Requesting international protection is a legal process that does not confer any social benefits or any assistance upon arriving in the receiving society. Those with no resources of their own who are claiming asylum can turn to the state programme once their application has been accepted.
The programme is managed by social bodies and NGOs through a competitive call for subsidies from the Ministry of Labour, Migration and Social Security. The programme consists of three phases of six months, divided according to the level of attention those admitted receive. The reception phase (first phase) and the integration phase (second phase) can be completed with a third phase in which the person may need temporary or sporadic help or support in certain areas.
Before the application can be processed, there is an assessment and referral phase (Phase 0) to evaluate the asylum seeker's profile and needs in order to refer them to the appropriate resources.
After six months, they will have permission to work, but they have to search for work and accommodation just like any other citizen. Given their prior situation, they become categorised as a vulnerable group and the state programme often ends before any legal decision is reached, leaving people in an uncertain and unprotected state of limbo.
Finally, those who do not receive international protection find themselves in an irregular situation.
Barcelona participates in the reception process for refugees and asylum seekers from the first day. It integrates them into neighbourhoods and the social and cultural life of the city, enables children to enter the city’s schools and gives everyone that needs it access to public health care and social services.
Later on, it continues assisting them to enter the labour market and become more independent. If, despite their wish to do so, the conditions for their return to their country of origin do not arise, they are integrated for the long term.
Cities and towns are where refugees are received and integrated, but in Spain they have no say in asylum policies and do not receive any funding to implement them. The State does not finance any local integration policies, although it does receive EU funds for this purpose. The amount set aside for 2014-2020 is over 330 million euros.
Barcelona has a long history of receiving and integrating new arrivals and providing access to local services and programmes to everyone who arrives in the city, regardless of their legal status.
Asylum data in Barcelona
- Number of people dealt with by the SAIER related to asylum issues
- Number of people dealt with by the SAIER by countries of origin
Charts showing the number of refugees dealt with by the Care Service for Immigrants, Emigrants and Refugees (SAIER) from 2012 and their main countries of origin from 2014.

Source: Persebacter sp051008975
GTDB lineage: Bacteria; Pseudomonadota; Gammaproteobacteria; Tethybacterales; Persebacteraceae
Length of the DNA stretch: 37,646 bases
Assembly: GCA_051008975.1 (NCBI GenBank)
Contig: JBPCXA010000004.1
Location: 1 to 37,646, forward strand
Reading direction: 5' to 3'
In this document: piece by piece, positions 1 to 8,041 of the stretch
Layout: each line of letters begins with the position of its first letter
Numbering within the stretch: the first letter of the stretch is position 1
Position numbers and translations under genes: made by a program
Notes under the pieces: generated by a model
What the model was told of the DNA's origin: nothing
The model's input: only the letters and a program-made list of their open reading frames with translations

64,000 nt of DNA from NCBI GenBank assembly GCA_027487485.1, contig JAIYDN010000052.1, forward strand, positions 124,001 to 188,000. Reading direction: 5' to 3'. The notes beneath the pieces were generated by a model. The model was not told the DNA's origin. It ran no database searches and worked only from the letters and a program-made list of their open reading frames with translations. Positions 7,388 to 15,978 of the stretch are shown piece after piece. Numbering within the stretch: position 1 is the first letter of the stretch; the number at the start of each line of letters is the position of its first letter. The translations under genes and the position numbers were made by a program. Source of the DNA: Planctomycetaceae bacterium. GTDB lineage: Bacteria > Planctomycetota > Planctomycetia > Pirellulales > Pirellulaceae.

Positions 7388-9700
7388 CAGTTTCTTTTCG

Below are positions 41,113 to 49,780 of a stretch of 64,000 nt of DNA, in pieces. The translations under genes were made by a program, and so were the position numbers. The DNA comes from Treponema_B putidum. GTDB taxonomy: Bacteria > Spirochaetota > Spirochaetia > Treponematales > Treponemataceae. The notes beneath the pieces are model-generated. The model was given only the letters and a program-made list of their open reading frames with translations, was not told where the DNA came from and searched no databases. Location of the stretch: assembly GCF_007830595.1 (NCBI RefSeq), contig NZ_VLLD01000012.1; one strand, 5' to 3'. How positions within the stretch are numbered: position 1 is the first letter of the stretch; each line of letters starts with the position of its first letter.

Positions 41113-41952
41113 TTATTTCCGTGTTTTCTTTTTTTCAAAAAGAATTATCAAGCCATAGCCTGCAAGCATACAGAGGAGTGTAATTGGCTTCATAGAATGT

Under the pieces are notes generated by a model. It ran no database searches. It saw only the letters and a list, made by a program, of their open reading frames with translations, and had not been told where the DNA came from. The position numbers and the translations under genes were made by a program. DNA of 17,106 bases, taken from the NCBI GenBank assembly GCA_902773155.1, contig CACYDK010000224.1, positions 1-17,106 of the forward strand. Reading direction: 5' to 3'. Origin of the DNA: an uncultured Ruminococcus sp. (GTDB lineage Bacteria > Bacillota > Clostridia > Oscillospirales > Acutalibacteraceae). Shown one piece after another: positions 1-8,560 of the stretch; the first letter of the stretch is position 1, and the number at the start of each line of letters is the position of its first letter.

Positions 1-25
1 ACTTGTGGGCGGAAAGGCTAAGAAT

Since 1989, the city has had the Service Centre For Immigrants, Emigrants And Refugees (SAIER), a free municipal service which is managed by the City Council together with specialised local bodies.
SAIER offers general services to all non-EU residents who need them, such as assistance in the legal processing of immigration papers, social care and psychological support to vulnerable people, the recognition of academic qualifications, learning Catalan, accommodation and subsistence for the most vulnerable through the municipal temporary accommodation facilities network.
It also provides support to Barcelona residents who emigrate and those returning to their country of origin.
In terms of specific support for those seeking international protection, SAIER offers legal advice and, together with the Red Cross, is the point of entry to the reception programme for people seeking international protection in the Spanish State.
It is SAIER that covers any shortfall in this programme, as it takes care of the basic needs and assistance for the most vulnerable during Phase 0, until they access the programme.
Municipal reception programme, Nausica
Refugees and those seeking international protection with no resources of their own can access the state programme. However, many are excluded for different reasons, perhaps because they have been returned to Spain through the application of the Dublin Regulation, because they belong to a certain social group, their state of health or sexual orientation make it inadvisable for them to stay in group accommodation, or maybe because their link with the city has forced them to leave the destination where they are obliged to be for the state programme.
The Nausica municipal reception programme was rolled out in 2015 in agreement with different social bodies, to attend to these people and to create a stable and permanent social care and support structure in order to improve the processes of social integration and independence.
It offers temporary accommodation services and specialised intervention for people or families who have requested or been beneficiaries of international protection and who are still in a situation of vulnerability and social exclusion.
It is a complementary programme to that of the State and has a dual purpose: on the one hand, it aims to continue the previously initiated process of being independent, and on the other, to be able to work and make a good start in the city (both to acquire or solidify the processes of becoming independent and to access the normal public services with intensive prior work).
Here you will find the document 'Informe de govern. Avaluació del programa Nausica' [Government report. Evaluation of the Nausica programme] https://t.co/OU6SbK18qz